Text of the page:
The boss of one of Britain’s leading Formula One racing teams has pulled out of a world exclusive with Bernie Ecclestone’s F1 Magazine after branding its recent coverage of events "tasteless".
A David Bailey photo-shoot featuring racing driver David Coulthard was due to take place in Paris last week but was cancelled following an outburst from Ron Dennis, boss of the West McLaren Mercedes team, against the magazine, whose publisher is Tom Rubython.
Speaking at a press briefing at the recent Grand Prix at the Nurburgring, Dennis said: "I’m not against the media and freedom of speech, but both myself and several team owners are unhappy over different issues." He cited the magazine’s coverage of engine builder Paul Morgan’s death in an air crash and the reporting of a court case involving McLaren technical director Adrian Newey.
Dennis is also believed to have been angered by the graphic pictures of Mika Hakkinen’s accident in 1995, which F1 Magazine published ahead of this year’s Australian Grand Prix.
"It is in my opinion tasteless, often inaccurate and not a positive reflection on Formula One," he said of the magazine. "We all live from Formula One and there is a way to say things and tell the truth. In my opinion their way is the wrong way." Rubython suggested Dennis’s outburst had more to do with the extensive coverage given to the court case after Jaguar Racing tried to poach Newey from McLaren. Rubython said he sent five journalists and two photographers to the court and it was the first time the magazine had not featured a racing driver on its cover. Sales of the issue went up 20 per cent, he claimed.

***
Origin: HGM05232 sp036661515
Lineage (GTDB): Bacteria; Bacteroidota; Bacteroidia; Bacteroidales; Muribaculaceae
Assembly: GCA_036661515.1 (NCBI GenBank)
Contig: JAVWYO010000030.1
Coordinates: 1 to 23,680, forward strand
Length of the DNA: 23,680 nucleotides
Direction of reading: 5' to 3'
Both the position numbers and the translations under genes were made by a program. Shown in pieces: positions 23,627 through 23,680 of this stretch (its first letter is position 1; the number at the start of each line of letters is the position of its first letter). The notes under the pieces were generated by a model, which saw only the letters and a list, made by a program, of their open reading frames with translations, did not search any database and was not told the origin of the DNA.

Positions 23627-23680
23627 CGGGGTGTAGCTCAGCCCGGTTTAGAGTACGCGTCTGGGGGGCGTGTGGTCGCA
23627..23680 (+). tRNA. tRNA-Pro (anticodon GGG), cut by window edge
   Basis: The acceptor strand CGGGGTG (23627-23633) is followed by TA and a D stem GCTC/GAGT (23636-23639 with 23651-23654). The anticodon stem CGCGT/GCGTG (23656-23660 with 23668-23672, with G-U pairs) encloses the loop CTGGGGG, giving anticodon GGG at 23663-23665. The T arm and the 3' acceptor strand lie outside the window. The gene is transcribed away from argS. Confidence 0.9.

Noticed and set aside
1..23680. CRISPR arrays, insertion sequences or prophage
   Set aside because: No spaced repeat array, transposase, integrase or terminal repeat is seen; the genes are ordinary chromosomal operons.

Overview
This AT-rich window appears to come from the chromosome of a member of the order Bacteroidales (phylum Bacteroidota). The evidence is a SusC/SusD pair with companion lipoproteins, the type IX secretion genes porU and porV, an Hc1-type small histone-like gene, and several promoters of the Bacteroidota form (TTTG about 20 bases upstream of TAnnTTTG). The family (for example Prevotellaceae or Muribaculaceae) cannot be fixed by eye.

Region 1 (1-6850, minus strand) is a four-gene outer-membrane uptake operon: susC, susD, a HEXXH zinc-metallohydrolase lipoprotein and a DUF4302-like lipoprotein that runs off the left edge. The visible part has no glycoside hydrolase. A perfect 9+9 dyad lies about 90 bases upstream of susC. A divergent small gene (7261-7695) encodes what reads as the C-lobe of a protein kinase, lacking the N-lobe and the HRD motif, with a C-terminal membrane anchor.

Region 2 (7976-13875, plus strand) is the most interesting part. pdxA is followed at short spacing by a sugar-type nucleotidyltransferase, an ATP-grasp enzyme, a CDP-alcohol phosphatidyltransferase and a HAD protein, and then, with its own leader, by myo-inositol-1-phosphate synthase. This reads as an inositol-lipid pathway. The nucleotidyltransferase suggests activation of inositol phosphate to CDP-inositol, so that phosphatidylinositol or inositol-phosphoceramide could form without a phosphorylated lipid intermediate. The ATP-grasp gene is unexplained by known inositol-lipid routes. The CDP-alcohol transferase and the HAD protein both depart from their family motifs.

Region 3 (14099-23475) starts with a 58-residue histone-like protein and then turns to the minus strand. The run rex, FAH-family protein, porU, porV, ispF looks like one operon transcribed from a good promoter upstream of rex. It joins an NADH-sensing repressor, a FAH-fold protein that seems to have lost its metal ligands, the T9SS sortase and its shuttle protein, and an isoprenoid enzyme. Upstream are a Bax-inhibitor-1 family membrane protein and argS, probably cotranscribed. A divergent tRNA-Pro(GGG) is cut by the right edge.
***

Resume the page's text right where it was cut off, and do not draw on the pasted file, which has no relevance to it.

Rubython played down the row but admitted there was "a bit of a tussle" at the Nurburgring. "We had a forceful 45-minute argument that weekend and we agreed to disagree.
"I think he over-reacted a little bit. I think Ron’s a bit naive, he’s not used to the proper reporting of things." In a statement released at the French Grand Prix on Saturday, McLaren and Jaguar Racing jointly expressed their "great frustration at inaccurate and misleading reporting" of the Newey afair in F1 Magazine. The statement also said that a column by Niki Lauda had carried a comment stating, "There have been many incorrect descriptions of the affair in other publications but as always you can read the real situation in F1 Magazine", which was added without his approval.
A Grand Prix racing team source said: "The irony is that Foruma One is owned by Bernie Ecclestone and you don’t sue Bernie. It would be like someone from The Sun trying to sue Rupert Murdoch.
"The magazine has offended most teams but at least it has the guts to stand up to advertisers."
Henry Hope-Frost, deputy editor of F1 Magazine, left this week to pursue other interests.
By Ruth Addicott